Why do we age? Why do some people stay looking young? Why do some joints become effected by arthritis and some don’t? What do aging, disease and fertility rates all have in common?
Let’s pick up one of those tiny DNA strands that hold our genetic information and look at it closely. It’s a cute little fuzzy thing like a shoelace with the plastic protector on the end. The plastic protector on the shoelace keeps the string from unraveling. The protector at the end of the DNA is called a telomere. It performs the same function of protecting the DNA strand from unraveling and losing some of our genetic information. If the DNA strand we’re looking at came out of our finger joint, and the strand had lost its protective telomere, the message to grow new, healthy joint cells would be lost and the joint would not be able to heal properly. The reason we pulled the DNA strand from the finger joint was because the joint has been painful for a long time.
If we took our painful joint to a joint specialist, he would give it a name that ended in “…itis”. The “itis” ending on a word means “inflammation”. The word inflammation has the word “flame” in it which means the cells in that area are on fire. The shorter the telomeres, the worse the inflammation. Rheumatoid Arthritis has short telomeres, and Osteo has “ultra short” ones.
Fire brings heat, pain, redness, inhibited motion and swelling. Swelling happens because the immune system’s firemen (your internal Hot Shots) have arrived to put the fire out. The immune cells are our “Stem Cells”, and they have a stronger ability to protect their DNA strands from unraveling. But, like all firemen who get tired and worn out after fighting fires for days on end, our immune cells can lose their telomere protectors, too.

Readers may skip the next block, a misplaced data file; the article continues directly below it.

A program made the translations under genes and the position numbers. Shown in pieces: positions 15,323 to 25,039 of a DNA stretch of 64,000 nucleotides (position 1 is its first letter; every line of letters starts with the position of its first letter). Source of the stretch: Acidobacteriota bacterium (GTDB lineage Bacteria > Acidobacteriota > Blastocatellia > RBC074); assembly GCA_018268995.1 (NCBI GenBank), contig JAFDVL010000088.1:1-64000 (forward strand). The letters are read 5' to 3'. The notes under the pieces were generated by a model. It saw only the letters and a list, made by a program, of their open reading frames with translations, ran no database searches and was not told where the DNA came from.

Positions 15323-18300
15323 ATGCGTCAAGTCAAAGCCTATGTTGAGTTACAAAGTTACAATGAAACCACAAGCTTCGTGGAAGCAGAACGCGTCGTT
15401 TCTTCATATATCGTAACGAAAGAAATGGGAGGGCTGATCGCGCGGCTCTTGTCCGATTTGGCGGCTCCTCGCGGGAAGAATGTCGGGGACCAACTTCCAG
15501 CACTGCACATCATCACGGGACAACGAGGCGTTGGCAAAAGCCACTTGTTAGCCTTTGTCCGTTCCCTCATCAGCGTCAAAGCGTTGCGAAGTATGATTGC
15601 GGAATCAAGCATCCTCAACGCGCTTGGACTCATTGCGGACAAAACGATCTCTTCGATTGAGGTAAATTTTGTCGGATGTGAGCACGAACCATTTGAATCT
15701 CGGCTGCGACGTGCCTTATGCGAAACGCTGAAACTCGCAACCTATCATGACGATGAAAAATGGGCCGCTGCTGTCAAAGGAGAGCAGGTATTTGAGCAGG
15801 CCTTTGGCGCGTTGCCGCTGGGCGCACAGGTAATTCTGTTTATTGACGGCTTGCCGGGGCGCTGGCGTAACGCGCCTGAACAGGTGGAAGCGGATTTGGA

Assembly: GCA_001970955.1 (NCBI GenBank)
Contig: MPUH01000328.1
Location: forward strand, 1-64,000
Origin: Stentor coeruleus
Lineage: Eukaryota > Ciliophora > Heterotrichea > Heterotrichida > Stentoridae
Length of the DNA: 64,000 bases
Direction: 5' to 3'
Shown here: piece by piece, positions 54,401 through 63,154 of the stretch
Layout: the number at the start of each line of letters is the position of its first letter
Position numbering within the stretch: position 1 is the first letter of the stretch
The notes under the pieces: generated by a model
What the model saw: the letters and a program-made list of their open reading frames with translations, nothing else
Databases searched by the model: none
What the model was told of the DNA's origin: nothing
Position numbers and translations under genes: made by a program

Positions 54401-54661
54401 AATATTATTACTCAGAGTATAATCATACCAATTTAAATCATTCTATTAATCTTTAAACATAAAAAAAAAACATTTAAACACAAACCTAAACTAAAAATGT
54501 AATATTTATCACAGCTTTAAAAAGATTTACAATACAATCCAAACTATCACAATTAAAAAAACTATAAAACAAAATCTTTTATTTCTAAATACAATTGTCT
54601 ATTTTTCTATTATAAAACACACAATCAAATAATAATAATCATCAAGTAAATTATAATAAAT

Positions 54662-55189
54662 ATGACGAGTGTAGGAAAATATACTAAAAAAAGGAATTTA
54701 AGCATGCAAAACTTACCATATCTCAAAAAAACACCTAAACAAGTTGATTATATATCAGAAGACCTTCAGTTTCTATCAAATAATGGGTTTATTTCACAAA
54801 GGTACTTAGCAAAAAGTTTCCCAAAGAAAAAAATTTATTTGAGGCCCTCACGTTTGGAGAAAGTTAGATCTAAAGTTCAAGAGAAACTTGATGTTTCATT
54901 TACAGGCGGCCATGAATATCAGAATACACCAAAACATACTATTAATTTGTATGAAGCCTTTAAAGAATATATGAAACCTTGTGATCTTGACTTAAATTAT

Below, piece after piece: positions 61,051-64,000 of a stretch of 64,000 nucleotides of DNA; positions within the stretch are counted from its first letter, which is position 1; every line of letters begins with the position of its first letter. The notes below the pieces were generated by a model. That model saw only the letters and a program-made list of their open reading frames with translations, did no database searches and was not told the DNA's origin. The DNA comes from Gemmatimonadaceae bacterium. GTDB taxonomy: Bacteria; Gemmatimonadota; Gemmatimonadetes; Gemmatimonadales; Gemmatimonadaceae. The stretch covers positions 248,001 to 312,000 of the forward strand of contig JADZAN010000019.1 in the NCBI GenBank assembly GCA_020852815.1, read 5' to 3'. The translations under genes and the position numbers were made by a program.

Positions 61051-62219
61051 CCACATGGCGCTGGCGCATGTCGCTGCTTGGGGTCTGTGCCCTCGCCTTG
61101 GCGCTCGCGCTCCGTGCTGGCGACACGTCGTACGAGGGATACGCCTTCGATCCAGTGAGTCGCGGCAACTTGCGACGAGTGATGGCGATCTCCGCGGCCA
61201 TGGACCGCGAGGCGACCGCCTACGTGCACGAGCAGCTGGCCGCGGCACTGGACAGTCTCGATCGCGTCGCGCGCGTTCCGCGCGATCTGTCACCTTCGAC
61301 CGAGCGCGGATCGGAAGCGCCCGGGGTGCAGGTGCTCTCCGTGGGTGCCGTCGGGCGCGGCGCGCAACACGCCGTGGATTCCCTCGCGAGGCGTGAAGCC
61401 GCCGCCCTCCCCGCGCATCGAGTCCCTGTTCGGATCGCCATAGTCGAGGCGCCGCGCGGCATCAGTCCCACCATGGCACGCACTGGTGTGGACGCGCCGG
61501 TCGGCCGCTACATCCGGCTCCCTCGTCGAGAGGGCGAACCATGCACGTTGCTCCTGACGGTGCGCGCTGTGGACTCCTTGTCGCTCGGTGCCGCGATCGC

When telomeres get too short to protect the DNA strand, the cell explodes and dies. Different kinds of cells have different lifespans. Red blood cells live about 120 days while immune cells live only about 10 days. Organ cells live about three months, while bone cells hang in for 2 years. Stomach lining cells live for about 4 minutes and brain cells are replaced every 8 years. This shows the speed at which the deferent cells lose their telomere protectors.
What causes telomere protectors to be lost? How could we help our cells hang on to their telomeres?
The DNA strands lose a little bit of their telomere every time they divide to make daughter cells. Each cell has a worker that builds telomere pieces and puts them back on the DNA strand. The worker is an “…ASE” called telomerase. It all boils down to how much telomerase our cells have whether we heal, grow, stay young, get a disease, etc. or not. How do we lose or gain telomerase?
Some of the factors that affect telomerase can be controlled by us and some cannot, so let’s focus on the things we can control. What are they?
The first thing that stops telomerase from hanging around very long is oxidative stress. This happens naturally when we breathe but is exaggerated with smoking. One way to take charge of our telomeres is to stay away from smoke.
Inflammation is the second thing that effects telomere length. One of the biggest creators of inflammation in our cells is our own hormone insulin. Insulin is naturally a good thing in our body until it gets out of hand. Insulin responds to sugar and foods that turn to sugar during digestion. This opens a huge can-of-worms that requires a little more time to understand. We can turn our body around in a month or less depending on how many lifestyle adjustments we have left to make. Today at 4:30 p.m. to 5:30 p.m, I’m meeting a small group of people who want to understand how to get inflammation out of their cells ($20). This is also covered in the Workshop series this month ($97/4 weeks).
Alcohol and infections affect our telomeres and telomerase. Keeping away from those things is helpful. The “good” feeling that comes with consuming the things that are “bad” for us can be experienced even more fully in a nutrient rich body. The work it takes to get there pays off with huge benefits every day for the rest of our lives.
Until then … take charge.
(Sylvia J. Harral is a digestive health specialist and Michele Stewart-Buller is a pilates master trainer. They each have more than 15 years experience. Send your questions by e-mail to email@example.com; by mail to Family HELM Health Center, 379 N. Hockett St., Porterville, CA, 93257; or by phone at 202-9105.)